Johann Sebastian Bach is one of the most beloved and influential composers of all time, his dazzlingly elaborate creations as astounding today as ever. Starting this Friday, March 26, Houston Symphony audiences will have the chance to hear no less than eight great Bach masterpieces over the course of two consecutive concert weekends, March 26–28 and April 2 & 3. Read below for a preview of what’s in store!
Baroque Meets Avant-Garde
Bach’s musical output is defined by a sense of boundless imagination and inventiveness, so it’s little surprise that his music inspired outstanding arrangements from some of the 20th century’s most cutting-edge composers.
The intricate six-voice fugue Ricercata a 6 voci from The Musical Offering served as a starting point for Anton Webern, whose 1935 arrangement passes the melody from one instrument to another, resulting in a kaleidoscopic range of instrumental colors that enhance Bach’s grand procession of interweaving themes.
Written in the last decade of Bach’s life, The Art of Fugue marked the apex of the composer’s experimentation with counterpoint (a signature Bach technique involving the sounding of two—or, as was usually the case with Bach, more than two—different melodies simultaneously). In 2001, the Art of Fugue’s unfinished quadruple fugue, Contrapunctus XIX, was arranged by a composer with a similar flair for experimentation, the boundary-pushing Luciano Berio. Berio’s hypnotic reworking for 23 instruments concludes with an ethereal ending of Berio’s own, which seamlessly fades in where Bach’s score ends.
Hear both Ricercata a 6 voci and Contrapunctus XIX in this weekend’s program, led by renowned San Francisco Symphony Music Director Esa-Pekka Salonen.
Spotlighting Houston Symphony Talent
Bach’s unaccompanied violin pieces are jewels of the repertoire that showcase an artist’s mastery in its most essential form, offering up pure, unadulterated doses of violin virtuosity. Concertmaster Yoonshin Song brings a breath of fresh air to Jones Hall with the bright and energetic Prelude from Violin Partita No. 3 in E major—one of Bach’s best known solo violin works—at this weekend’s concerts. The Prelude also serves as an introduction to Esa-Pekka Salonen’s Fog, which riffs on the Prelude’s main theme.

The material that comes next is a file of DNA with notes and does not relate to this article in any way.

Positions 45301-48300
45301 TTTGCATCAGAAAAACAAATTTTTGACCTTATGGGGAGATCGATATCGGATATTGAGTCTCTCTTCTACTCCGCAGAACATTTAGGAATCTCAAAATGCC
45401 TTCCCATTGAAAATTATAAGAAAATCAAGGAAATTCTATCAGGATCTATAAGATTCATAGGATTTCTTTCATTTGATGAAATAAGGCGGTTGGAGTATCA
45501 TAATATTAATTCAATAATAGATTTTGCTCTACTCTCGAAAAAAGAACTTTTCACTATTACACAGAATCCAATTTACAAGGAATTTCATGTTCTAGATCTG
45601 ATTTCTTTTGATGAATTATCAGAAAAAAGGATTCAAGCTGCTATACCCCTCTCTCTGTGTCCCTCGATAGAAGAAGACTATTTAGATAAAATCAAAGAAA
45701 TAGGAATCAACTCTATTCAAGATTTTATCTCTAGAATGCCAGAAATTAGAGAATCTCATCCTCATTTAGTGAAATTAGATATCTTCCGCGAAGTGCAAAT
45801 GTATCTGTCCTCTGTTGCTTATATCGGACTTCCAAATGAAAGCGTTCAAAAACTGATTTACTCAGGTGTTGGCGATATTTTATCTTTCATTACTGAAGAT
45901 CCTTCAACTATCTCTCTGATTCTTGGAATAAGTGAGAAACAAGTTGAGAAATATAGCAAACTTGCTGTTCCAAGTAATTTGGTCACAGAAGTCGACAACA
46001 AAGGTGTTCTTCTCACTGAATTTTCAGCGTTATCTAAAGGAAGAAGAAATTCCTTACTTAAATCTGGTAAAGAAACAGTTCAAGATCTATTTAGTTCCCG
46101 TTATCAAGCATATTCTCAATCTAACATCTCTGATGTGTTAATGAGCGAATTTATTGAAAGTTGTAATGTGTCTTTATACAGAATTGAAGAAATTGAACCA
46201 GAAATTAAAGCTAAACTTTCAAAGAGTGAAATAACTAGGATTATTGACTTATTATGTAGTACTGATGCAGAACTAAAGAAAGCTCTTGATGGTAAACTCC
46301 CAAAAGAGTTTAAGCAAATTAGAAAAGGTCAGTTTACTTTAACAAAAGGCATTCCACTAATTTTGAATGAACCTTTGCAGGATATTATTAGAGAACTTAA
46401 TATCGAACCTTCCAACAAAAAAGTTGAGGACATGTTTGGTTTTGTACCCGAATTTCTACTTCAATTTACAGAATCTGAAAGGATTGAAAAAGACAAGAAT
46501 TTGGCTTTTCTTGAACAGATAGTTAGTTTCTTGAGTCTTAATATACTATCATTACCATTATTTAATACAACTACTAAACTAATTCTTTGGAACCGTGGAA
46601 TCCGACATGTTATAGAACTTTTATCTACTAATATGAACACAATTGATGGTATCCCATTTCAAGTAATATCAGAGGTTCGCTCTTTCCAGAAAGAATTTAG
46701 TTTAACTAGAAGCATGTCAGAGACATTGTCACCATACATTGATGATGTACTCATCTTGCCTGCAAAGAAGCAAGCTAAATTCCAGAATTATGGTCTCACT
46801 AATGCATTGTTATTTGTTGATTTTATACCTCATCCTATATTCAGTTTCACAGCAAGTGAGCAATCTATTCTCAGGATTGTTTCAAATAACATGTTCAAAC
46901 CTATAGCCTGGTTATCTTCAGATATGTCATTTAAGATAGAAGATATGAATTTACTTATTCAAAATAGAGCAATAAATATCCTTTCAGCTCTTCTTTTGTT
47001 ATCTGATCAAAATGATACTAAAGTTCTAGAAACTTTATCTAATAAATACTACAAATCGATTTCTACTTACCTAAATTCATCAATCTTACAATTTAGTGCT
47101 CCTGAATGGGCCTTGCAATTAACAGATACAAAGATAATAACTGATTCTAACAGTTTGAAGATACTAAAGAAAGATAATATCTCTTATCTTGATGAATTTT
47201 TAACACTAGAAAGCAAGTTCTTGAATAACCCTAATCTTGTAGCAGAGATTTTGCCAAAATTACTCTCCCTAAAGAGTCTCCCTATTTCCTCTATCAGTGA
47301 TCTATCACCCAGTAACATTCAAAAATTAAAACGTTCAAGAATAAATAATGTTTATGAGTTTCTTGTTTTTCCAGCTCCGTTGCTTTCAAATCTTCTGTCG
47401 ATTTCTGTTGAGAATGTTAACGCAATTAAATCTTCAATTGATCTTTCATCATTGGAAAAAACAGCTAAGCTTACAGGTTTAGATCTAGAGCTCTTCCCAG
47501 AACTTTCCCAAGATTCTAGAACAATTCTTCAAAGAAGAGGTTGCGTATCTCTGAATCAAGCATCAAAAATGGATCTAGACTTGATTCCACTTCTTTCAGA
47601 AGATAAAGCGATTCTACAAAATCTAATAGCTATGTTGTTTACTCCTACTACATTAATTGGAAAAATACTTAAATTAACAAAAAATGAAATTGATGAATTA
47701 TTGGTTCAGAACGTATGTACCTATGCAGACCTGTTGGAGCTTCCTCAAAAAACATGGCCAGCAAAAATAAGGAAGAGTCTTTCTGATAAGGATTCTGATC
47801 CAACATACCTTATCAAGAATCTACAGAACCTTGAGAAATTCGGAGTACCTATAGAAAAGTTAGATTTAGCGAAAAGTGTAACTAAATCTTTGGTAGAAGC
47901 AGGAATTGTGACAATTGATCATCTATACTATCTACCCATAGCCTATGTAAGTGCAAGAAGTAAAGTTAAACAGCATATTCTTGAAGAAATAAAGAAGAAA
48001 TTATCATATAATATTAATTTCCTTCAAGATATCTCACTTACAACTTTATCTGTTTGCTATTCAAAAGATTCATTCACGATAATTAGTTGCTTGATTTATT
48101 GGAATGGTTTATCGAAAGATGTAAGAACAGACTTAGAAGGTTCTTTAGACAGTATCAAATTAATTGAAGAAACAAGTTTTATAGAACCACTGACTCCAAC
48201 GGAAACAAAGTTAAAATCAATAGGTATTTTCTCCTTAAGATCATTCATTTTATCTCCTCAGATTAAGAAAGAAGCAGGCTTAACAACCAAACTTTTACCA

Next weekend, Yoonshin returns with Principal Oboe Jonathan Fischer for Bach’s Concerto in C minor for Oboe and Violin. No original score exists for an Oboe and Violin Concerto in C minor, but scholars believe that Bach’s Concerto in C minor for Two Harpsichords was almost certainly a subsequent arrangement of an earlier, original setting for Oboe and Violin.
Scholars were able to reconstruct the lost Oboe and Violin version from the harpsichord arrangement, and the resulting work is a vibrant musical dialogue filled with moments of tender beauty and spirited exuberance.
Glorious Arias for Easter
The concerts on April 2 and 3 offer an opportunity for reverent reflection and joyous refrains on Easter weekend with two of Bach’s most magnificent “church cantatas,” No. 51, Jauchzet Gott in allen Landen! and No. 170, Vergnügte Ruh, beliebte Seelenlust.
The cantatas feature some of his most challenging vocal writing, and spectacular singers Yulia Van Doren and Elizabeth DeShong—who join conductor Jane Glover and the Houston Symphony—are more than up to the task.
A Famous Finale
The concerts on April 2 and 3 conclude with Bach’s Suite No. 2 in B minor, a delightful seven-movement suite that closes with a light and sprightly “Badinerie”—some of Bach’s most recognizable music, and a sparkling showpiece for flute.
Join us this weekend, March 26–28 for Esa-Pekka Salonen Conducts Bach, Beethoven, and Salonen, and next weekend, April 2 and 3, for A Bach Easter. Livestream and in-person tickets are on sale now.